This website uses cookies so that we can provide you with the best possible experience. If you continue to use this site we will assume that you are happy with this. You can find out more about how we use cookies here. If you would like to know more about cookies, or how you can delete them, click here.


Nationally significant infrastructure projects and PINS

Thursday, 21 September 2017 at 9:30AM - 4:30PM
Prospero House (etc Venues) 241 Borough High St, London SE1 1GA
£349 for RTPI members (From £199 with a season ticket)
£199 for licentiate members and independent consultants; £140 for students, unemployed and retired; £449 standard price
RTPI Conferences

The Infrastructure Planning Commission (IPC) started work 7 years ago to deal with major transport, energy and water applications. In April 2012, The Planning Inspectorate (PINS) took on this role and with this new method of decision making on major infrastructure projects, there is a range of new skills and the understanding of new processes required for all those involved in such schemes.

The system is now well established, with a significant number of schemes that have gone through the process now being implemented. The impacts of the process of dealing with nationally significant infrastructure projects are being felt by promoters, local authorities, statutory consultees, environmental groups, and local communities – all of which have a vital role to play in ensuring that sound and informed decisions are made on these major projects.

This briefing & workshop brings together key participants in the process to discuss its operation, to map out its effects and to advise on the best ways to achieve successful outcomes. Most of all, it will provide an excellent opportunity to reflect on and learn from projects that have already or are currently going through the process – both at a general level and with specific case studies.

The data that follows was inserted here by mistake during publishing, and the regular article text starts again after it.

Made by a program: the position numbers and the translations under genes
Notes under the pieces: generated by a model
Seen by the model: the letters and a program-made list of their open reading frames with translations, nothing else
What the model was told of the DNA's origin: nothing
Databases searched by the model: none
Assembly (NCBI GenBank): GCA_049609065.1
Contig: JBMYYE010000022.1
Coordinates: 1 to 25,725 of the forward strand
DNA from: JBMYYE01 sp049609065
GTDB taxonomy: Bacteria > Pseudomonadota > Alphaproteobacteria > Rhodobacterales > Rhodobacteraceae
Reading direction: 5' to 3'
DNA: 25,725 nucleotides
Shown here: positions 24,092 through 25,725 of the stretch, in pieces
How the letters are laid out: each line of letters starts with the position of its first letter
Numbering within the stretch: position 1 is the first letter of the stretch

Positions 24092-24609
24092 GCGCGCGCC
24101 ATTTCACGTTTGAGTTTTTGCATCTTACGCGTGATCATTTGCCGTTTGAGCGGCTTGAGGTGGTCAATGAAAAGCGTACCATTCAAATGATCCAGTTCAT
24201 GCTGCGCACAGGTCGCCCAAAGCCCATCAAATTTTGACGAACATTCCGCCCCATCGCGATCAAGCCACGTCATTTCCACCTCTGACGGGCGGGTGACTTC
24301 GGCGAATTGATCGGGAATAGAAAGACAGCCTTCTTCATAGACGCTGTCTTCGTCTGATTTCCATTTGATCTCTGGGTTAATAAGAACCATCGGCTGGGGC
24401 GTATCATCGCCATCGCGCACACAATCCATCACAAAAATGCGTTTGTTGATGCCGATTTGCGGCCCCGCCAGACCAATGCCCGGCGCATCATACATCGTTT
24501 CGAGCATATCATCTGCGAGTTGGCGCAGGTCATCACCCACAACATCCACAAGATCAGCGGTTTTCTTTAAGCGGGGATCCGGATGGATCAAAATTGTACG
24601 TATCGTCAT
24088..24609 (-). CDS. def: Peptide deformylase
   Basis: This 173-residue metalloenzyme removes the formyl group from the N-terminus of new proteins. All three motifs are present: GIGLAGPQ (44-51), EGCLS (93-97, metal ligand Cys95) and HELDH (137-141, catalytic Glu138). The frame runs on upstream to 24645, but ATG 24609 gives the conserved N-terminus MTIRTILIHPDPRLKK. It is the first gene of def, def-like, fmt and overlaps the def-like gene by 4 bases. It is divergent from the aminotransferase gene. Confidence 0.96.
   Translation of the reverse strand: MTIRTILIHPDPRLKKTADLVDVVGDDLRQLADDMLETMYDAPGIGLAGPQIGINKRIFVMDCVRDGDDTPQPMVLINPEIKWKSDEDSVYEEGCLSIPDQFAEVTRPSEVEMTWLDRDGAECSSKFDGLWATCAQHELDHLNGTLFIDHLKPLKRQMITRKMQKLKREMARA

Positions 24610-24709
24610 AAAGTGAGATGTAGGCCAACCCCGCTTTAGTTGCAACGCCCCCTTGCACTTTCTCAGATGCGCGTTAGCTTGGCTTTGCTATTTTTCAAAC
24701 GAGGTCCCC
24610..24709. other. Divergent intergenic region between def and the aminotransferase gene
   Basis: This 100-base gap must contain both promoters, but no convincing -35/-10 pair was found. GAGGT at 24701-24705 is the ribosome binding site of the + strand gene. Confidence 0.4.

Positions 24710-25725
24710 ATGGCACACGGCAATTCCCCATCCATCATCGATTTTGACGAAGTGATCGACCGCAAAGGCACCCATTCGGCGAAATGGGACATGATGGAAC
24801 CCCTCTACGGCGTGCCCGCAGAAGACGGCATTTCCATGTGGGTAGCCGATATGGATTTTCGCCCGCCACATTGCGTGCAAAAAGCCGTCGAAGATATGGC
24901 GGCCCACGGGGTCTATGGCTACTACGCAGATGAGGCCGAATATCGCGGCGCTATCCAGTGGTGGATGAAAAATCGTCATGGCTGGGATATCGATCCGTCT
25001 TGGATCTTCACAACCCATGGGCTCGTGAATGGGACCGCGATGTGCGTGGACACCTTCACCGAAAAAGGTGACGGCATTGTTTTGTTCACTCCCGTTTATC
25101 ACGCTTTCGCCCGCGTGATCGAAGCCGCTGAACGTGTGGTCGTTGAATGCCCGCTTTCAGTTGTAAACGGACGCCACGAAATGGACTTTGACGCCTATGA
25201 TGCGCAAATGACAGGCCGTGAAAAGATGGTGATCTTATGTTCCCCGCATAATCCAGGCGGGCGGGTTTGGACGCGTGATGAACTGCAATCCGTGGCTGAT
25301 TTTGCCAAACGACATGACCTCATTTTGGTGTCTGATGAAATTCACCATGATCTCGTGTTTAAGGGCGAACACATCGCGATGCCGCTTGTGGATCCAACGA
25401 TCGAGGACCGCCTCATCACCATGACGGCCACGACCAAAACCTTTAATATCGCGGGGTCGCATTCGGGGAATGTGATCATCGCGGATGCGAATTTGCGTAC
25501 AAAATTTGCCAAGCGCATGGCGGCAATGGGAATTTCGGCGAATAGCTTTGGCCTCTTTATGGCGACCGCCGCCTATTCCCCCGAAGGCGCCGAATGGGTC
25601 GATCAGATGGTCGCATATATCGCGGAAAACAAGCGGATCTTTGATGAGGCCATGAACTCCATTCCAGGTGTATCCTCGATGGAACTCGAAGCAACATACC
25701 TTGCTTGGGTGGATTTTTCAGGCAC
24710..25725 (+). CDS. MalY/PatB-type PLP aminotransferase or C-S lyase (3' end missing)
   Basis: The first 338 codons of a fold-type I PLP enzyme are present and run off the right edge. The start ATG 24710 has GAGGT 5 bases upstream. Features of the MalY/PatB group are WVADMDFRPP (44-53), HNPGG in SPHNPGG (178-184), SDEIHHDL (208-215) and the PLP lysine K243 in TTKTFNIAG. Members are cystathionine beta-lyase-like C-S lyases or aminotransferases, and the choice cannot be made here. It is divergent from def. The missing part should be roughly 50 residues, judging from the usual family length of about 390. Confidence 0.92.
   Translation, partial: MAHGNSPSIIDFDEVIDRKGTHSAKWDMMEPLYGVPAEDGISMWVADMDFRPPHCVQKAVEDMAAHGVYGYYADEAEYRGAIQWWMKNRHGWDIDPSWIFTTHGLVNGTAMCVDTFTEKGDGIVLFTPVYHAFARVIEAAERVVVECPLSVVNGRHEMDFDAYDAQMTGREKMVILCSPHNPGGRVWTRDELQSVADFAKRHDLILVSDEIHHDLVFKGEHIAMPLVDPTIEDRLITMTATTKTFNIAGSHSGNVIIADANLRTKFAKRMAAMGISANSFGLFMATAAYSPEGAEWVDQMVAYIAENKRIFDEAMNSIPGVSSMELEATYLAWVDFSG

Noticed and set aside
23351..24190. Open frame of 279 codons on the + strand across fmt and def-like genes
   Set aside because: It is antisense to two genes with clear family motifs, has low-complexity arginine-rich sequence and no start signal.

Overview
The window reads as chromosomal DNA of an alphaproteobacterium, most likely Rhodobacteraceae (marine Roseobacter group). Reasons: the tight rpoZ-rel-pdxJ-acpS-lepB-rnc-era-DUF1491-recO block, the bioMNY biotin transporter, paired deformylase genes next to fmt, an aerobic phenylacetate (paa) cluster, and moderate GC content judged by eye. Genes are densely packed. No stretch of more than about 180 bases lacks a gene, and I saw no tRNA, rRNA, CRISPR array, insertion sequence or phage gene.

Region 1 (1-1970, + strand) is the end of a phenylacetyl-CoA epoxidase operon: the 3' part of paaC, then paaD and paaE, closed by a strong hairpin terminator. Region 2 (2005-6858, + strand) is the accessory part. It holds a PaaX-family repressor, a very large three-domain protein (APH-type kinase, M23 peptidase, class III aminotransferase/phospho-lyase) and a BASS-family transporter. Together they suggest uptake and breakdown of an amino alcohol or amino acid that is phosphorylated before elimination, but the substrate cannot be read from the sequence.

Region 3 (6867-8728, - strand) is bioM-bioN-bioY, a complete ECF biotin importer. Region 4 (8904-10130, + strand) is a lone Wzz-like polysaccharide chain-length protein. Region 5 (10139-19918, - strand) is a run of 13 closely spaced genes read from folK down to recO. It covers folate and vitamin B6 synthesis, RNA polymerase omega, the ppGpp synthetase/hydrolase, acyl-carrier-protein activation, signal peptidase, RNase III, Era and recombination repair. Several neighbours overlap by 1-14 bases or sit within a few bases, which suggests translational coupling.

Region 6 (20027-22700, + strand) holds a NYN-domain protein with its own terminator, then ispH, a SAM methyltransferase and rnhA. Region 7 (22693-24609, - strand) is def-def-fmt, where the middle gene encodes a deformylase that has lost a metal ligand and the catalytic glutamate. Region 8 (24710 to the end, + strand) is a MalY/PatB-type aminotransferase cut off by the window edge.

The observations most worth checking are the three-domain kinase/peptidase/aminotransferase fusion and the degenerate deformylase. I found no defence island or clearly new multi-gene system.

Benefits of attending:

  1. Understand this complex system
  2. Identify how the system will affect you
  3. Recognise how you can be most effective in dealing when you are involved in it
  4. Discuss the roles of the different groups in the process
  5. Identify the points at which you can get involved – and optimise your effectiveness when you do

Who should attend?

  • Promoters of major projects
  • Planners and councillors in local authorities
  • Those advising statutory consultees
  • Those advising other interested parties
  • Environmental, business and other groups



9.00 Registration and coffee

9.30 Welcome and introduction by the Chair

Doug Bamsey, Corporate Director, Sedgemoor District Council

9.40 Legal risks and opportunities

  • Applying the regime: new NSIPs. s35 directions and the NIC
  • Consultation, EIA, and alternatives
  • Drafting the DCO and levels of setail required
  • Putting together the application documents and achieving acceptance
  • Pre examination and running a successful examination
  • Making changes after application
  • Achieving efficiencies throughout the process
  • Judicial review challenges
  • Post implementation scheme changes

Gordon McCreath, Partner, Pinsent Masons

10.30 Overview of NSIP regime and lessons learnt – PINS perspective

  • PINS National Infrastructure Team (case team / examining inspectors)
  • 53 decisions and counting
  • DCO process overview
  • Pre application community consultation  - not just glossy brochures and exhibitions
  • Role of Local authority - LIR, SoCG and representations
  • Future of the regime

Gareth Leigh, The Planning Inspectorate

11.20 Coffee and networking

11.40 Overview of NSIP regime and lessons learnt – Promoter’s perspective

Mark Smith, Associate Director,ARUP and Mark Wilson, Associate, ARUP

12.30 Panel discussion

1.00 Lunch

2.00 Three critical elements for implementing a DCO effectively

Carly Vince, Head of Strategic Planning, EDF Energy

2.40 Changing Approaches and Challenges within the NSIP Regime – a Local Authority perspective from North Wales and Somerset

Andrew Goodchild, Assistant Director - Energy Infrastructure, West Somerset Council   

3.20 A local authority perspective – lessons learnt so far

  • The experience of two nationally significant infrastructure projects – the same?
  • Why did we get and say involved?
  • What was effective in making a case and what was not
  • Resources – how did we secure them and were they enough?
  • Keeping in touch with the community - did we succeed?
  • How different are the demands of planning and implementation?

Doug Bamsey, Corporate Director, Sedgemoor District Council

4.00 Panel discussion

4.20 Conclusion by the chair

Doug Bamsey

4.30 Close